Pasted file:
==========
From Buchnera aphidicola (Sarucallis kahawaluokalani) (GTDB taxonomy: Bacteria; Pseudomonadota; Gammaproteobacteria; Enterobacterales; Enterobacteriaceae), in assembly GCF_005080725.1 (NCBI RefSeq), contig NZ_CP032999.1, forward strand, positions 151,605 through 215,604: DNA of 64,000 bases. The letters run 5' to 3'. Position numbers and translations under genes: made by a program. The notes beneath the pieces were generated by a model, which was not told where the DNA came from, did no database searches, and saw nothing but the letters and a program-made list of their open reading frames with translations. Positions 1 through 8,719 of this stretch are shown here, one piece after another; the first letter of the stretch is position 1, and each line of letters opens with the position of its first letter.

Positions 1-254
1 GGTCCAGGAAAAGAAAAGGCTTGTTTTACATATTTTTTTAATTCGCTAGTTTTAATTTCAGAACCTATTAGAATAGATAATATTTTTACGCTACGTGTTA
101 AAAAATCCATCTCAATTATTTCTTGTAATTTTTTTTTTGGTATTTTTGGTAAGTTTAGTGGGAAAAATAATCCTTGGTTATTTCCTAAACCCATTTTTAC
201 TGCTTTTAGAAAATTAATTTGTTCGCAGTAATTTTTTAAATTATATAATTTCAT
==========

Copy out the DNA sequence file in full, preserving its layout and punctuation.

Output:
From Buchnera aphidicola (Sarucallis kahawaluokalani) (GTDB taxonomy: Bacteria; Pseudomonadota; Gammaproteobacteria; Enterobacterales; Enterobacteriaceae), in assembly GCF_005080725.1 (NCBI RefSeq), contig NZ_CP032999.1, forward strand, positions 151,605 through 215,604: DNA of 64,000 bases. The letters run 5' to 3'. Position numbers and translations under genes: made by a program. The notes beneath the pieces were generated by a model, which was not told where the DNA came from, did no database searches, and saw nothing but the letters and a program-made list of their open reading frames with translations. Positions 1 through 8,719 of this stretch are shown here, one piece after another; the first letter of the stretch is position 1, and each line of letters opens with the position of its first letter.

Positions 1-254
1 GGTCCAGGAAAAGAAAAGGCTTGTTTTACATATTTTTTTAATTCGCTAGTTTTAATTTCAGAACCTATTAGAATAGATAATATTTTTACGCTACGTGTTA
101 AAAAATCCATCTCAATTATTTCTTGTAATTTTTTTTTTGGTATTTTTGGTAAGTTTAGTGGGAAAAATAATCCTTGGTTATTTCCTAAACCCATTTTTAC
201 TGCTTTTAGAAAATTAATTTGTTCGCAGTAATTTTTTAAATTATATAATTTCAT